When Clark visits Oliver, his mental state is clearly fragile. And it gets even more so when Chloe walks through a wall after Clark leaves. She explains to Oliver that he is trapped in a virtual world with Clark, Lois, Black Canary and others by soldiers loyal to Slade and the VRA. Chloe is only present as an avatar of herself and she goes John Woo on a couple of guards who try to keep them from escaping the hospital. She eventually sends word to Clark to join them on the roof of the Daily Planet where she repeats her explanation.
But Clark doesn’t believe her and he refuses to jump off the building with Oliver and Chloe, which returns them to the real world. They soon encounter Rick Flagg (Ted Whittall) and his Suicide Squad, and Oliver quickly realizes that they are working with Chloe. With VRA soldiers on the way, Chloe goes back in the system and manages to convince Black Canary of the truth and get her out. Black Canary, Oliver and the Suicide Squad then vacate the building to better defend it. Inside, Chloe tries to enter the virtual world again, but she is knocked out by Lt. Trotter (Lori Ann Triolo), who sends in one of her goons using Chloe’s avatar to fool Clark and Lois.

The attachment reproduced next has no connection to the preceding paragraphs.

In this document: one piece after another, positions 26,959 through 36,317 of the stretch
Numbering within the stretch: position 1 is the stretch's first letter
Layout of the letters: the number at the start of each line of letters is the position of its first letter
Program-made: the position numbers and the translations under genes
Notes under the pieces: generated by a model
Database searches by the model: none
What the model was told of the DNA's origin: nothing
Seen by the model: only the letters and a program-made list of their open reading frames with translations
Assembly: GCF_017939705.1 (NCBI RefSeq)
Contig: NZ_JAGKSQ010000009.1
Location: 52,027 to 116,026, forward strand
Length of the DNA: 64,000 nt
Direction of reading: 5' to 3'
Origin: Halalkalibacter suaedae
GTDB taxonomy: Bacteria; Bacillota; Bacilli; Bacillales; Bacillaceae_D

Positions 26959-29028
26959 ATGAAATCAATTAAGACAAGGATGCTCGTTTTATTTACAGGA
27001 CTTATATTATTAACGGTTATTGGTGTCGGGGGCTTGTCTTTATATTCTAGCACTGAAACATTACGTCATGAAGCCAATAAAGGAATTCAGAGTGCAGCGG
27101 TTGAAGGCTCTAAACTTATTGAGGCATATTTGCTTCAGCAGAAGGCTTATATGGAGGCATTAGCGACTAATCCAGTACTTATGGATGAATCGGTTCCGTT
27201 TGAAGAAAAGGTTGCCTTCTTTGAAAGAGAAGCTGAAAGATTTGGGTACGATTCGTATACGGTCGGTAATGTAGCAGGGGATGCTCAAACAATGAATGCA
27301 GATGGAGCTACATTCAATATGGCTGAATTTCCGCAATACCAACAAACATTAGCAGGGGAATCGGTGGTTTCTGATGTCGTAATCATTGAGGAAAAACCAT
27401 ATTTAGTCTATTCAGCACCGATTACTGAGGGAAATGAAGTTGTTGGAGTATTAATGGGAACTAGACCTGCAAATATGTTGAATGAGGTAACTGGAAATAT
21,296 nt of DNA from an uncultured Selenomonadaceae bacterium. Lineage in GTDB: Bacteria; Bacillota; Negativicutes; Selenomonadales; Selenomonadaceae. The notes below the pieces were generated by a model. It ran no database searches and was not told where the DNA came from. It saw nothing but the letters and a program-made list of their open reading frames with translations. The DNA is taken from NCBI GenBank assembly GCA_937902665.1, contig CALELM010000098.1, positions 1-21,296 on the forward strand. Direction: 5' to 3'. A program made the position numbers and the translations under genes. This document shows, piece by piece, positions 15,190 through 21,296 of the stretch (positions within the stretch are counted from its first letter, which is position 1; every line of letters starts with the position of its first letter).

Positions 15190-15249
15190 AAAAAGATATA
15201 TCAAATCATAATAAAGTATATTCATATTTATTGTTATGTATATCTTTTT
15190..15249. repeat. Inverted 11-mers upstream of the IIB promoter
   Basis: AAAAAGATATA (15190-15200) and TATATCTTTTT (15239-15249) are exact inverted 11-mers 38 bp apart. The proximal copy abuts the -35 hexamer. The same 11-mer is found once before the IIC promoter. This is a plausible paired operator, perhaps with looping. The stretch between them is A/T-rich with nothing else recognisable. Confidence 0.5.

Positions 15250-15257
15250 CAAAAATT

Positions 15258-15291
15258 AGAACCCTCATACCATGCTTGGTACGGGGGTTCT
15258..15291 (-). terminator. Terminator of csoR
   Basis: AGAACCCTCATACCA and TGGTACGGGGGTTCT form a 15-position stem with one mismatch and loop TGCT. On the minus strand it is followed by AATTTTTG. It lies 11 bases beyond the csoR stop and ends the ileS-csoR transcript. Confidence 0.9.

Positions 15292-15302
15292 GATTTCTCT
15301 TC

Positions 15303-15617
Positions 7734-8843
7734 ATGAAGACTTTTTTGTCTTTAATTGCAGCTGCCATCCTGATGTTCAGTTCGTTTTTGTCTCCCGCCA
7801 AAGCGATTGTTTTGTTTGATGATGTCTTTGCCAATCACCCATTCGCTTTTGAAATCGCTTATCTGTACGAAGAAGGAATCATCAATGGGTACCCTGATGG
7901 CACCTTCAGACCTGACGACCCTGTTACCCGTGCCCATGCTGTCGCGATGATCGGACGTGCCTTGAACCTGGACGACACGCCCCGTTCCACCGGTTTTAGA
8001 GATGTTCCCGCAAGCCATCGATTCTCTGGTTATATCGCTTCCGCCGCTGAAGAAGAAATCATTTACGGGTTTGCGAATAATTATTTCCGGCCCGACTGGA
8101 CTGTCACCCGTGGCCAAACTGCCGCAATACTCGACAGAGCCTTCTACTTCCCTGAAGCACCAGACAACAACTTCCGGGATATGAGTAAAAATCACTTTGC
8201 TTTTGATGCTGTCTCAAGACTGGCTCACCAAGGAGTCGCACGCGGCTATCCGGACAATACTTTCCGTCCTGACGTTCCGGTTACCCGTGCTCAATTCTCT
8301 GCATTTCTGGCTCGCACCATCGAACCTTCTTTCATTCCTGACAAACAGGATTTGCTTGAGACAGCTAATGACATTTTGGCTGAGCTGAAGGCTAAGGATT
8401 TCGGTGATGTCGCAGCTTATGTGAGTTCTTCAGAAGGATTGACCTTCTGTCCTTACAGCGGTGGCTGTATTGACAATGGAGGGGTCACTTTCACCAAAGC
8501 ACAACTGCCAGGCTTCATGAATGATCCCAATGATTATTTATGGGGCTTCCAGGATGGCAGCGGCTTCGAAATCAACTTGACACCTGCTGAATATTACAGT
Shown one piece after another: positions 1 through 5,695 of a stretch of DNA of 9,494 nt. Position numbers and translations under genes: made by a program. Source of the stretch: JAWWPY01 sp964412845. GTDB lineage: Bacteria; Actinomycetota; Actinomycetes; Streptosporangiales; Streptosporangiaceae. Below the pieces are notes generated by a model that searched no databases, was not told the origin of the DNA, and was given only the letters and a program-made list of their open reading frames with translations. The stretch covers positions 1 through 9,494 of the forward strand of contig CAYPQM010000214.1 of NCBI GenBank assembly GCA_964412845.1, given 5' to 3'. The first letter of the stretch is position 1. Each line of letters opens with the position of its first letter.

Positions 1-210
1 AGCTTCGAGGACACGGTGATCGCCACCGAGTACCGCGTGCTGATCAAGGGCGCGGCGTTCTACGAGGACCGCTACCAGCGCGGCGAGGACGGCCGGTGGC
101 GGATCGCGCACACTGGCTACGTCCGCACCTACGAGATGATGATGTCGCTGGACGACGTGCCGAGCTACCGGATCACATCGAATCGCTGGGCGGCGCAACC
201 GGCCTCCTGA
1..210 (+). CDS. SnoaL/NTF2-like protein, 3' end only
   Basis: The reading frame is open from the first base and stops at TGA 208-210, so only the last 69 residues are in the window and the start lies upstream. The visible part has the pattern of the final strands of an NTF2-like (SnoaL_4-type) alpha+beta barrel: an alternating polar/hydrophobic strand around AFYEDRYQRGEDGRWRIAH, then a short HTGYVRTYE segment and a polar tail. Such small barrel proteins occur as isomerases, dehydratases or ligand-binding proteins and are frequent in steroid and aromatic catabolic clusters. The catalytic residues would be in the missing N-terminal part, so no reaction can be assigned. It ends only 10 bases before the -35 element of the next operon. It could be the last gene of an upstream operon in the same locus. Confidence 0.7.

Inside the VR, Lois talks Clark through his trust issues with Chloe. And so when the fake Chloe appears, neither of them falls for the ruse and Lois demonstrates the unreality of the situation by punching Chloe through a wall. She and Clark then elude multiple Chloe avatars and jump off of the building before he flies her to The Daily Planet and back to reality. Meanwhile, the Suicide Squad and the League rescue Chloe and take out Trotter and her soldiers. Later, back at the Kent farm, Chloe dances through an impossibly structured explanation of how the Suicide Squad came to work for her. Seriously, it’s really ridiculous.